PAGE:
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Spokane, Washington  Est. May 19, 1883
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News >  Spokane

Comcast, city reach initial agreement

Spokane city officials have reached a preliminary agreement with Comcast Corp. over details of a new 12-year franchise for the cable company’s operations.

Much of the agreement revolves around operation of eight television channels used for public access, local government and educational programming.

A franchise agreement between the city and cable operator cannot be used to regulate rates or channel lineups under federal law.

Kenneth Watts, general manger of Comcast in Spokane, said he was pleased with the outcome of what he described as “aggressive, but fair negotiations.”

A formal franchise agreement will now be written and should be ready for public hearings before the City Council in mid-August or September. Several public hearings will be held before the council takes a vote, said Marlene Feist, city spokeswoman.

City Council members Monday approved a resolution extending the current franchise until the new one could be adopted.

Comcast has about 98,000 subscribers in Spokane County.

While the franchise is being negotiated with the city, it would affect subscribers outside the city because it becomes the guide for operation of public channels.

Comcast had resisted attempts by the city to recover costs for negotiating a new franchise agreement, including the cost of the city hiring an outside expert to research and hone the city’s positions on cable issues.

To break the impasse, Comcast has agreed to pay the city $170,000 as a way to settle the issue without acknowledging that it is obliged to pay those costs.

Comcast also resisted a request by city officials to preserve channel 5 for city government use. Watts said in an interview that he has given oral assurances to the city that the company intends to maintain channel 5 for city use, but the company could not make a franchise agreement that would limit its right to control channel lineup.

Public broadcast facilities would get $4 million worth of improvements over the life of the franchise, including $400,000 immediately, through a 19-cent increase in cable fees.

Currently, subscribers pay 31 cents a month for public channel facilities. That charge would go to 50 cents.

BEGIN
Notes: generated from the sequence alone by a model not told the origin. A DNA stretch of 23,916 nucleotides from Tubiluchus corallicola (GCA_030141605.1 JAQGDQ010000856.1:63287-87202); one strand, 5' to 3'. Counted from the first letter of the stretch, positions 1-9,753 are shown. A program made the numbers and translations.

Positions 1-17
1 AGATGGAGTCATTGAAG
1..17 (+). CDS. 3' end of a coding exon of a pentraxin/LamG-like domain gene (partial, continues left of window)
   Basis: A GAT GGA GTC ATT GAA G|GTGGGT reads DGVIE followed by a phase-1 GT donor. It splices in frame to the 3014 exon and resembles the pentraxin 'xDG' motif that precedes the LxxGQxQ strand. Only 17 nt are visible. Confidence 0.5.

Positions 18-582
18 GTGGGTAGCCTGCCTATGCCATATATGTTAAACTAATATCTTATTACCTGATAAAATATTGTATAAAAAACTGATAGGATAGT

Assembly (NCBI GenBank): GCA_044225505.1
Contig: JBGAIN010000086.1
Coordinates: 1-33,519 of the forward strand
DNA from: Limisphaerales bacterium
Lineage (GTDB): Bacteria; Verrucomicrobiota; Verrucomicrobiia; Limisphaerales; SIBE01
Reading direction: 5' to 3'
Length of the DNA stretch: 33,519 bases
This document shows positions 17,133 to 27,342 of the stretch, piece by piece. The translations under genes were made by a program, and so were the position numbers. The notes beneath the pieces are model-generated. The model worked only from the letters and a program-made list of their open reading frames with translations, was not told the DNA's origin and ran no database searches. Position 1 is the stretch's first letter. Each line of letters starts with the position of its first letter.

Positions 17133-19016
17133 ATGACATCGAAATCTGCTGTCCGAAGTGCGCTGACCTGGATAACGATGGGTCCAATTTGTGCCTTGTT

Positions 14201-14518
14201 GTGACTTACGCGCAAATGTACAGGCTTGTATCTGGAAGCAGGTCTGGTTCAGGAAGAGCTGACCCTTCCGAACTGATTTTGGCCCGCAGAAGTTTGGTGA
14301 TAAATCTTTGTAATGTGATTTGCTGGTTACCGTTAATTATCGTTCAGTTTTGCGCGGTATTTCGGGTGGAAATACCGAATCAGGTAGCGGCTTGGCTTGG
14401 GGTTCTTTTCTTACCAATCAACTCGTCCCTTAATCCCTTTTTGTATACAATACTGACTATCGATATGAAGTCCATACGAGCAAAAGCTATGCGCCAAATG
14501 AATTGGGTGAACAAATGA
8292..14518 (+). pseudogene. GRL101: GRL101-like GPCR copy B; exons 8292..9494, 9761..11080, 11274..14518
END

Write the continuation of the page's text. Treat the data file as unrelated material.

“There is a fairly significant need to update that equipment,” Watts said.

Comcast no longer would provide studio facilities for public access programs at the start of the second year of the franchise agreement. Changes in federal law no longer require cable companies to provide operations for public access, and the franchise agreement would provide a year to make a transition to a new facility.

Feist said the city will work with citizens and other agencies in the county to come up with a new location for public access programming.

The franchise would call for building new sites for live programming at three city community centers, the city-owned fire training center, police academy and a possible stand-alone community production facility.

Comcast also has agreed to provide free high-speed Internet connections at 20 locations for public use, including libraries and community centers. High-speed business Internet connections will also be made available to the city.

In other business, the council approved on a 6-0 vote a resolution brought by Councilwoman Mary Verner that calls on the city to strive in good faith to meet federal water quality standards in the Spokane River.

The city currently is in negotiations with state officials and other agencies on limits for phosphorus emissions from the city-operated sewer plant into the river.

The new limits are expected to be costly to meet, and could force the city to remove its effluent from the river.

“The river is at the heart of our city,” Verner said.

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